You might think that we can easily fix that click at the end of the loop, by just cutting the ending of the waveform so it would end at the same place as it starts. This would remove the obvious click at the end, but you could still hear when the loop ends if you would listen carefully to it.

To make the sound loop seamlessly, we need to look at the waveform pattern at the start of the sound, and then just look for a similar pattern at the end of the sound. When we find the pattern, we just cut the audio just before the pattern starts so it would seamlessly loop to the beginning of the sound.

  1. Look at the waveform pattern at the begging of the sound.
  2. Find the same pattern at the end part of the sound.
  3. Select (hold down left mouse click and drag) the end part of the waveform from the point where the pattern starts till the end of the sound.
  4. Delete the selection by pressing Del.
  5. Loop Play (press Shift+Space or hold Shift and click the play button) sound and check if it's good. If not, undo and repeat or just zoom in more and delete a bit more from the ending.

If you look at the image above and the beginning of the sound waveform in the previous image, then you will see that selection looks the same as the start of the sound. That's why we are getting a seamless loop.

Now we can export it by pressing File -> Export -> Export as WAV -> Set location -> Click OK in the Edit Metadata Tags window.

Repeat the same process for each sound.

Setting up vehicle engine sounds in UE4

At first, we need to import sounds in our UE4 project.

  1. Open Sounds folder.
  2. Import all 4 sounds.
Creating Sound Cue asset

Now we need to create a Sound Cue asset that will use all our sounds to make one sound that we could easily use for our vehicle blueprint.

  1. Right mouse click in the Songs folder.
  2. Go to the Songs section and select Sound Cue. Rename it to EngineCue.
  3. Double click on the asset to open it.

We will see that in the sound cue asset we only have one Output node. We need to add our sounds into it, so we could do something with them.

  • Select sound assets from the content browser, and then just drag and drop them into the sound cue asset's window. Align nodes like in the image below, so it would be easier to use them further.

Right now our sound nodes aren't looping. We need to set them as looping.

  • Select all sound nodes and in the details panel check Looping.
  • Now for each sound node, we need to connect a Continuous Modulator node. This node will allow us to manipulate the pitch and volume of each sound based on the value of a parameter that we will provide from the vehicle blueprint.

We need also to change some parameters for these nodes.

For each Continuous Modulator node change Pitch Modulation Params into their details panel to the following ones:

  • Idle
    • Parameter Name: RPM
    • Default: 1.0
    • Min Input: 0
    • Max Input: 200
    • Min Output: 0.65
    • Max Output: 1.1
    • Param Mode: Absolute
  • drive1
    • Parameter Name: RPM
    • Default: 1.0
    • Min Input: 20
    • Max Input: 600
    • Min Output: 0.8
    • Max Output: 1.0
    • Param Mode: Absolute
  • drive2
    • Parameter Name: RPM
    • Default: 1.0
    • Min Input: 500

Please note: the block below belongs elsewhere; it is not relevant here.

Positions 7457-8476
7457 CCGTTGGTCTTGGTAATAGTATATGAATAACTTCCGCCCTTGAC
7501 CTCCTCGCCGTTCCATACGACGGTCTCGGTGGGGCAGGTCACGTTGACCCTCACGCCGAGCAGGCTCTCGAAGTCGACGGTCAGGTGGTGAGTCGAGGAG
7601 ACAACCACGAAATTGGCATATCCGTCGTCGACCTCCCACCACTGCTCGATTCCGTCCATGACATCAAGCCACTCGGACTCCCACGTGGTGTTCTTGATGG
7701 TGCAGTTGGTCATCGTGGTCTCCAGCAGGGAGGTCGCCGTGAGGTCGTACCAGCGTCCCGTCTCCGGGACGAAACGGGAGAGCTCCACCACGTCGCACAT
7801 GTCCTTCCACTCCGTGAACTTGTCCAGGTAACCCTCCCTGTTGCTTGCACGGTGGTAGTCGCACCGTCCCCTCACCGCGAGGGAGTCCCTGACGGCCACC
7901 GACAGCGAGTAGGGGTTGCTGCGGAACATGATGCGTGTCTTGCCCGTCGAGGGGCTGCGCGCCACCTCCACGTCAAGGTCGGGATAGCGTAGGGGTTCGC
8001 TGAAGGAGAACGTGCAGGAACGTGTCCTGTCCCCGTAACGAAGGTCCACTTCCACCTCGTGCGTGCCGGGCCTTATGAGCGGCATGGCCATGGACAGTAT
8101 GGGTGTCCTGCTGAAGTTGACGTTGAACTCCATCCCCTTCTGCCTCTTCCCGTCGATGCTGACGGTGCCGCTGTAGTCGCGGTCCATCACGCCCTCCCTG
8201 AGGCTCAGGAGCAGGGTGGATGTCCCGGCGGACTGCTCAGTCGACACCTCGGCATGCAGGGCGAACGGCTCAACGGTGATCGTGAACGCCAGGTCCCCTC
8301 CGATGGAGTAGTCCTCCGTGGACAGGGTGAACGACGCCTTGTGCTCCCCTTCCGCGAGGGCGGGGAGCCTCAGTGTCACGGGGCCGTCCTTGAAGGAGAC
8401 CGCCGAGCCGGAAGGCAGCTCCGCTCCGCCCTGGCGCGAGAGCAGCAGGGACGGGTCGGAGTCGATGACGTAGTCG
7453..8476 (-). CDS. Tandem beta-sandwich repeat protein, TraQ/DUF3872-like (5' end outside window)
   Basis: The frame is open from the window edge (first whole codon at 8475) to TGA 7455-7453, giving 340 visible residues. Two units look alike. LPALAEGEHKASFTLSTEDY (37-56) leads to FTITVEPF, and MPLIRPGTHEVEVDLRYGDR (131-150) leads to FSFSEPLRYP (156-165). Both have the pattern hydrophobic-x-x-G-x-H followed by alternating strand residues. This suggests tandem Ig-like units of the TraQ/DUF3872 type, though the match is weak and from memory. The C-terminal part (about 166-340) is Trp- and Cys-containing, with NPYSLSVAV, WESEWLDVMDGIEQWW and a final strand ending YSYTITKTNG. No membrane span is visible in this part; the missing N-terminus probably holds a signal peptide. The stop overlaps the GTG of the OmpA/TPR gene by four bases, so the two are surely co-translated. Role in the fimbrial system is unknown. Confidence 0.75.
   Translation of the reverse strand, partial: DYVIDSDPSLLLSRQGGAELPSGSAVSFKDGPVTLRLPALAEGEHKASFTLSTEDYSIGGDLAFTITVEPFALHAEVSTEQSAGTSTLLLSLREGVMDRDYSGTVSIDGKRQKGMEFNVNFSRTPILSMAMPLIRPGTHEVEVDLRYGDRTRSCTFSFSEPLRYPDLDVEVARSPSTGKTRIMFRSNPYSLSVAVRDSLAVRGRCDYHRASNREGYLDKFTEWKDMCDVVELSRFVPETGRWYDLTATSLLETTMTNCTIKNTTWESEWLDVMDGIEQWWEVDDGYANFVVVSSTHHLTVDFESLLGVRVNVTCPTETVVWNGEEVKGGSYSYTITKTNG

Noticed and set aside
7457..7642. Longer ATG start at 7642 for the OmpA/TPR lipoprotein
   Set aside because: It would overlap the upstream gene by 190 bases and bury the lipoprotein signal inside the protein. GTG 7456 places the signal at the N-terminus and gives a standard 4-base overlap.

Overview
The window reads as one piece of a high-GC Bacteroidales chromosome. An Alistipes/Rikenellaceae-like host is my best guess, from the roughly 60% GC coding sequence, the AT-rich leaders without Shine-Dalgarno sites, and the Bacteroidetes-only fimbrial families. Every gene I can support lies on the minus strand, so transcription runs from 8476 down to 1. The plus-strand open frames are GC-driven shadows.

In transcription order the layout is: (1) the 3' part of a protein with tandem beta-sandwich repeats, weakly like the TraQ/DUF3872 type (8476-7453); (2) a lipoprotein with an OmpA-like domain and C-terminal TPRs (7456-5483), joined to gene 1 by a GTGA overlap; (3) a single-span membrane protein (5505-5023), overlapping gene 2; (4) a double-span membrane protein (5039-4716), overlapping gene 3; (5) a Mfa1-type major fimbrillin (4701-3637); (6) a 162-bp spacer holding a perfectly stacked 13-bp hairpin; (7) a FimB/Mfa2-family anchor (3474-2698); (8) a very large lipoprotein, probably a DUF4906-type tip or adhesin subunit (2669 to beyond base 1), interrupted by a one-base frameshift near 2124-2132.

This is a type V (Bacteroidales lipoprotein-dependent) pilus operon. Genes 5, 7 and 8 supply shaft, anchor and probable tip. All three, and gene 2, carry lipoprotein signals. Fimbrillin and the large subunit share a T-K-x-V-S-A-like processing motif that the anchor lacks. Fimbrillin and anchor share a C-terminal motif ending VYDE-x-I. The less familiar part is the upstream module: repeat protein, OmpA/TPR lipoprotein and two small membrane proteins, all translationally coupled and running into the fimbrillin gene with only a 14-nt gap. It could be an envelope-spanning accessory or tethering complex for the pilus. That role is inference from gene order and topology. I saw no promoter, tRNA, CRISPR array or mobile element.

• Max Input: 2800
    • Min Output: 0.7
    • Max Output: 1.25
    • Param Mode: Absolute
  • drive3
    • Parameter Name: RPM
    • Default: 1.0
    • Min Input: 2200
    • Max Input: 5700
    • Min Output: 0.96
    • Max Output: 1.9
    • Param Mode: Absolute

We now have 4 node outputs, but the Sound Cue output has only one input. We need to merge all these node outputs into one input, and we will do that by using Crossfade by Param node.

  1. Add a Crossfade by Param node to the sound cue.
  2. Add 2 more inputs to it and connect all Continuous Modulator nodes to it.
  3. Connect Crossfade by Param node's output to the sound cue output's input.

As for Continuous Modulator nodes, we also need to change parameters for this node.

In the Crossfade by Param node's details panel, change parameters to the following ones:

  • Param Name: RPM
  • Cross Fade Input
    • 0
      • Fade In RPM Value Start: 0.0
      • Fade In RPM Value End: 0.0
      • Fade Out RPM Value Start: 200.0
      • Fade Out RPM Value End: 400.0
      • Volume: 1.0
    • 1
      • Fade In RPM Value Start: 150.0
      • Fade In RPM Value End: 350.0
      • Fade Out RPM Value Start: 600.0
      • Fade Out RPM Value End: 800.0
      • Volume: 0.6
    • 2
      • Fade In RPM Value Start: 550.0
      • Fade In RPM Value End: 750.0
      • Fade Out RPM Value Start: 2300.0
      • Fade Out RPM Value End: 2350.0
      • Volume: 0.6
    • 3
      • Fade In RPM Value Start: 2290.0
      • Fade In RPM Value End: 2340.0
      • Fade Out RPM Value Start: 5800.0
      • Fade Out RPM Value End: 5800.0
      • Volume: 0.6

From where I got all those values? I just experimented with them until I got to this point. Try to experiment with the values by yourself so you could find the sound that will best suit your needs.

If we would use this sound cue, then we would hear vehicles sound even if we wouldn't be near to the vehicle, and we couldn't determine from what side sound comes from. That's why we need to set Attenuation settings for Sound Cue.

  1. Right mouse click in the Songs folder.
  2. Go to the Songs section and select Sound Attenuation. Rename it to SoundAttenuation.
  3. Double click on the asset to open it.
  4. Change the Inner Radius value to 1500.
  5. Change the Falloff Distance value to 3000.

Now we need to set it in our Sound Cue settings.

  1. Open Sound Cue asset.
  2. Click on the Output node.
  3. In the Details panel scroll down to the Attenuation section and as Attenuation Settings value set previously made Sound Attenuation asset.
Setting up Sound Cue in vehicle blueprint

Now our Sound Cue is ready and we can set it up in the vehicle's blueprint.

  1. Open Vehicle's Blueprint.
  2. Under the Mesh component, add an Audio component as a child.
  3. Rename it to EngineSound. Also optional step.
  4. In the Audio component details set its location to X 90 Y 0 Z 10. Set it to where you want your engine sound come from.
  • For the EngineSound component in its details panel set its sound to our previously made sound cue asset.
  • In the Event Graph at the end of the Event Tick add blueprints that will Set Float Parameter for the Engine Sound component based on the vehicle's RPM. Look at the image below.

And that's it. Now our vehicle has a basic engine sound set up.

In the previous tutorial, I forgot to set up Sound Attenuation for the turn signals. In the Vehicle Blueprint select the TurnSignalSound component and in the details panel set Attenuation Settings to SoundAttenuation asset we made in this tutorial.